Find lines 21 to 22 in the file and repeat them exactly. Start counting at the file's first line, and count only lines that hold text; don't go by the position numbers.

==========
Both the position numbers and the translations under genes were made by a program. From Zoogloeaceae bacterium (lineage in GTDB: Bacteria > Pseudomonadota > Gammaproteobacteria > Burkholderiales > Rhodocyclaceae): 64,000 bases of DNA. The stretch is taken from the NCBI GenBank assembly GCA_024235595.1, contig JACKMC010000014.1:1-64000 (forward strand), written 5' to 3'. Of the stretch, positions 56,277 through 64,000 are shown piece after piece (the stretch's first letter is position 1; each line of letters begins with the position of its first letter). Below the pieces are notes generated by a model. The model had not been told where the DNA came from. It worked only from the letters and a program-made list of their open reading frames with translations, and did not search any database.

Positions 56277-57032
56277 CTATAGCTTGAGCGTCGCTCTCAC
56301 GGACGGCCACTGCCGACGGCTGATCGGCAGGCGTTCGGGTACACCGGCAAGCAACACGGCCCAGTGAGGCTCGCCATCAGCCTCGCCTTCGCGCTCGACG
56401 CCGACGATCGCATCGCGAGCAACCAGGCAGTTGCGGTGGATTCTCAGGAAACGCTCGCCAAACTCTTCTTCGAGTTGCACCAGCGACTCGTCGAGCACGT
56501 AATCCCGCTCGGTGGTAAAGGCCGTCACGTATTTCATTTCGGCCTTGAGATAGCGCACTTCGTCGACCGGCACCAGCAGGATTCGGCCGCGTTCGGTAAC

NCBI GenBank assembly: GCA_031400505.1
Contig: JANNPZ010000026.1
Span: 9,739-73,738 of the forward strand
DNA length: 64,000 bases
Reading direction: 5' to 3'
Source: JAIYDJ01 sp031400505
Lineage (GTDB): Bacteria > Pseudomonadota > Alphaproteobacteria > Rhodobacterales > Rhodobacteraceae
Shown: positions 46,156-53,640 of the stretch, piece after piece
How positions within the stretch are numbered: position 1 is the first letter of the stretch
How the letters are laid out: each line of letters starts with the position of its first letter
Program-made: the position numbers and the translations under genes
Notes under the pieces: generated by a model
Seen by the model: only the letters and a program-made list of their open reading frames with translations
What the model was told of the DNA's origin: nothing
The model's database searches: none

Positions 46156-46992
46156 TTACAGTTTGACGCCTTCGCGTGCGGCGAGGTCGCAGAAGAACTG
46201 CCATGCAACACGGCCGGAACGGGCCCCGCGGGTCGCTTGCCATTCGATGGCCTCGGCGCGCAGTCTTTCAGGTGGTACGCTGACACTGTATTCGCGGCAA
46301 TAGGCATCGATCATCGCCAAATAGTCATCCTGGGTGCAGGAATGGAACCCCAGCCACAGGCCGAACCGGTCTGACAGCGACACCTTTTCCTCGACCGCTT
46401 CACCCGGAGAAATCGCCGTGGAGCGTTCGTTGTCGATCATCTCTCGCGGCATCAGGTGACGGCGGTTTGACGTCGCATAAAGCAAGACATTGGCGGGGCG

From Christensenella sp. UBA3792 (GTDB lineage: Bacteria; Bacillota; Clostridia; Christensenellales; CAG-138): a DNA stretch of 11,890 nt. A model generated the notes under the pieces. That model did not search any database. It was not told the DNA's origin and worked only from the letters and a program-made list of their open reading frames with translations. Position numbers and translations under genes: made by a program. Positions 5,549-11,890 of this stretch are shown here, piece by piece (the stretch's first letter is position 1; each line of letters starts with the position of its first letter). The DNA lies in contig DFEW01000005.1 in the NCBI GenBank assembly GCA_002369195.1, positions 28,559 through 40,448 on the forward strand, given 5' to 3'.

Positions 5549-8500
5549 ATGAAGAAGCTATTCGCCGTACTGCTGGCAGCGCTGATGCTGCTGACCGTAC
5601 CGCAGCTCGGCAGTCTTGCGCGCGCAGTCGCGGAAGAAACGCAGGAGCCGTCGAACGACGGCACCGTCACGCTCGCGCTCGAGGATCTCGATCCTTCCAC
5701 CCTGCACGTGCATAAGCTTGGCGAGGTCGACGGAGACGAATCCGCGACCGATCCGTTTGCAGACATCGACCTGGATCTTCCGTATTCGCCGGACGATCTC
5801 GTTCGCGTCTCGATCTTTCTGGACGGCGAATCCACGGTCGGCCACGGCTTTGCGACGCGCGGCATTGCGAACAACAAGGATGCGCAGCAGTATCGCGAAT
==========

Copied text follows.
The model's database searches: none

Positions 46156-46992